Do you know why your kid throws a fit when you ask him to do something he doesn’t want to do? Or why your kid throws a fit when you tell her to use the green – not red – cup? The phrase, “kid throws a fit” is used to describe when children express an emotional outburst, also known a temper tantrum. This may look like the child going limp, complaining or whining loudly, and is sometimes accompanied by flailing appendages. So, here are FIVE possibilities why your kid throws a fit, so you can understand, and possibly prevent it. But then are FIVE steps to take when your kid throws a fit so you can help her out of it.
Consider 5 possibilities why a kids may throw fits:
1. There is always a reason.
If you find yourself thinking, “He’s doing this for NO REASON” hear this: There is ALWAYS a reason; you just don’t always know what it is! Changing your thoughts and words from, “She’s throwing a fit for no reason!” to “I wonder why she is having such a hard time?” is going to help your brain shift from figuratively throwing up its hands in defeat into a problem-solving mode. This doesn’t necessarily mean the reason is going to magically appear – but it DOES mean that it is much more likely to do so!
2. They are egocentric.
Being self-centered is the default position of the human race. It means that we want what we want when we want it. It is your job to help children know you understand it’s difficult to wait for something – or not get it at all – and to give them tools to successfully navigate these feelings. You may have seen grown adults acting like spoiled children when the world doesn’t go their way. While we are ALL guilty of this behavior at times, if you don’t make the conscious effort to help your children process these hard situations now (rather than giving in to them to avoid them from throwing a fit), everyone is going to suffer for it later.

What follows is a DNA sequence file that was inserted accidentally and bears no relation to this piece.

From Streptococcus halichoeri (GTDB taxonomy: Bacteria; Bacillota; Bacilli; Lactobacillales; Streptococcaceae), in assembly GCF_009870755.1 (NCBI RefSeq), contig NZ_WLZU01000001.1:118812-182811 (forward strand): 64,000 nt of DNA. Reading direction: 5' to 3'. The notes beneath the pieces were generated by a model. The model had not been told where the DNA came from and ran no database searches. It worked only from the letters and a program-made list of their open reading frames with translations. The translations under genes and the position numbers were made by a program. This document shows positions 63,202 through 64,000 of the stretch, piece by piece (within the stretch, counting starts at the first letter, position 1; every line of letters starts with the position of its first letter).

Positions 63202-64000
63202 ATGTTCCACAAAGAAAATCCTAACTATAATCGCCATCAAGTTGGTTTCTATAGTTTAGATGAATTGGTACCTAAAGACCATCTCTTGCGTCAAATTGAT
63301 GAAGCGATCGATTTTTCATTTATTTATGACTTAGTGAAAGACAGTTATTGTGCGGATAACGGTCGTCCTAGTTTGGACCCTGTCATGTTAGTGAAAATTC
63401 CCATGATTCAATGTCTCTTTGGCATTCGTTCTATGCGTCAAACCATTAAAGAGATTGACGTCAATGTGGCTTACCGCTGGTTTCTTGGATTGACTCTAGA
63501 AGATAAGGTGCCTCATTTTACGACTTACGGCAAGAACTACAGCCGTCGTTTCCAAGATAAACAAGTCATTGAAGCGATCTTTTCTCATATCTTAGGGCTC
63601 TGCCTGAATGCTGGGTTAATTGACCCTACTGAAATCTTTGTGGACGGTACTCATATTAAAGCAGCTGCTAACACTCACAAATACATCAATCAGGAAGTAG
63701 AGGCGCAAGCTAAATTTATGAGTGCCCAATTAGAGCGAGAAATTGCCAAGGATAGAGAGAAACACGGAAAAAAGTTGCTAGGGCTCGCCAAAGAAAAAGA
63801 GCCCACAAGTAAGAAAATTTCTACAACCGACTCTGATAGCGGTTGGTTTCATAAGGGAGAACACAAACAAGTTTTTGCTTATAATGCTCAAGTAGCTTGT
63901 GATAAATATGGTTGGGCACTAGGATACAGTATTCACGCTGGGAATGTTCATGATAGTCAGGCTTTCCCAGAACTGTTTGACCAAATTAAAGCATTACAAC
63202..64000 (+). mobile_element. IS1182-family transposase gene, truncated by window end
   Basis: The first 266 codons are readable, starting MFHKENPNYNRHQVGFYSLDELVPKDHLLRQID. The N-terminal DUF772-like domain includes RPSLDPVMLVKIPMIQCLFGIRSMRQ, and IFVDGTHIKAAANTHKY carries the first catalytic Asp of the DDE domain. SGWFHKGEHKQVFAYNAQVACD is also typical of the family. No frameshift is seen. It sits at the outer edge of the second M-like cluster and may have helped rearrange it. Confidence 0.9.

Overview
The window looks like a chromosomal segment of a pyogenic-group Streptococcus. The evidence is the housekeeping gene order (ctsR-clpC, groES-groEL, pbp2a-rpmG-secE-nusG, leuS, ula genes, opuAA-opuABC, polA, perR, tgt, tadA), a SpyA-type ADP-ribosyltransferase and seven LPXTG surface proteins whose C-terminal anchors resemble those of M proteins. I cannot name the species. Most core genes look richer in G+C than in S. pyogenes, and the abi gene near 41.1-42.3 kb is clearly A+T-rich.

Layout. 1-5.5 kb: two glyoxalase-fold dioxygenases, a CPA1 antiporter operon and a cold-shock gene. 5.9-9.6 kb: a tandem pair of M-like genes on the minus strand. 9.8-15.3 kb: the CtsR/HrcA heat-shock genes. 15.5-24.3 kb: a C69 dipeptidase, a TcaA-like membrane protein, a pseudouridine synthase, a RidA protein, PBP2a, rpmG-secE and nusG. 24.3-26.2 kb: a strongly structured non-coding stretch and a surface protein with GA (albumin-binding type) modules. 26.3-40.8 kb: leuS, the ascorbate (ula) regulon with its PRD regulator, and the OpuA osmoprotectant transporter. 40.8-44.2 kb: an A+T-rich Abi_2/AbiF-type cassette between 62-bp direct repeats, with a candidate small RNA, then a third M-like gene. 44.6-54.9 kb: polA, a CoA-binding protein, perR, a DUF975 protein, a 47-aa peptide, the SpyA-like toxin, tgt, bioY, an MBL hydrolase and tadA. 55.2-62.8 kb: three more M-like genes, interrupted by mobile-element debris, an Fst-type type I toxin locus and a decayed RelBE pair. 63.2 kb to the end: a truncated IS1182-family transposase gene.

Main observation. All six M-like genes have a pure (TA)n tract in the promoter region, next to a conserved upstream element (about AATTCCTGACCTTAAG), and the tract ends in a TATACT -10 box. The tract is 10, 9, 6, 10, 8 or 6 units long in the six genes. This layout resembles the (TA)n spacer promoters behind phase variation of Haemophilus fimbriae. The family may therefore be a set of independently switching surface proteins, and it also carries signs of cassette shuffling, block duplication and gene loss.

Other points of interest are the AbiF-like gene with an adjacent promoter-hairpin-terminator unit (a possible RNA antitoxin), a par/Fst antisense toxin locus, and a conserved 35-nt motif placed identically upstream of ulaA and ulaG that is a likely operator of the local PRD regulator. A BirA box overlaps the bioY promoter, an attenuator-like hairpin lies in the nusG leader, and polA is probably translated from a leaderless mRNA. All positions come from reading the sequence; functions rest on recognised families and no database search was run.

3. They may have some physical discomfort.
Have you ever been so hungry you feel angry at everyone around you? Yeah, me too (and we’re adults). In our home we call it being “hangry.” Imagine being three years old, not aware that low blood sugar is causing you to feel and act irritably, and since you don’t yet have the skills to regulate those feelings, you fall on the floor kicking and screaming! What else would you expect? Or, if your child recently ate, perhaps he is experiencing a food sensitivity. Or maybe she is tired, worn out or is getting sick and doesn’t yet have the words or awareness to tell us this!
4. They may have an emotional need.
ALL of us – kids included – have more stress today than ever before. If you are feeling anxious, your kids are going to mirror this. If you are constantly going from activities to play-dates to errands to other events, without allowing time for family connections (unplugging in your home with no agenda other than to rest and connect relationally), you are going to burn out. Sometimes kids are overstimulated, afraid, frustrated, or unsure where they fit in this big world – especially if you live in a blended family where they may have to go between households and expectations. Since young children often don’t have the ability to process information rationally, these overwhelming feelings can result in meltdowns and fits.
5. Your expectations may be inconsistent, unclear, or unrealistic.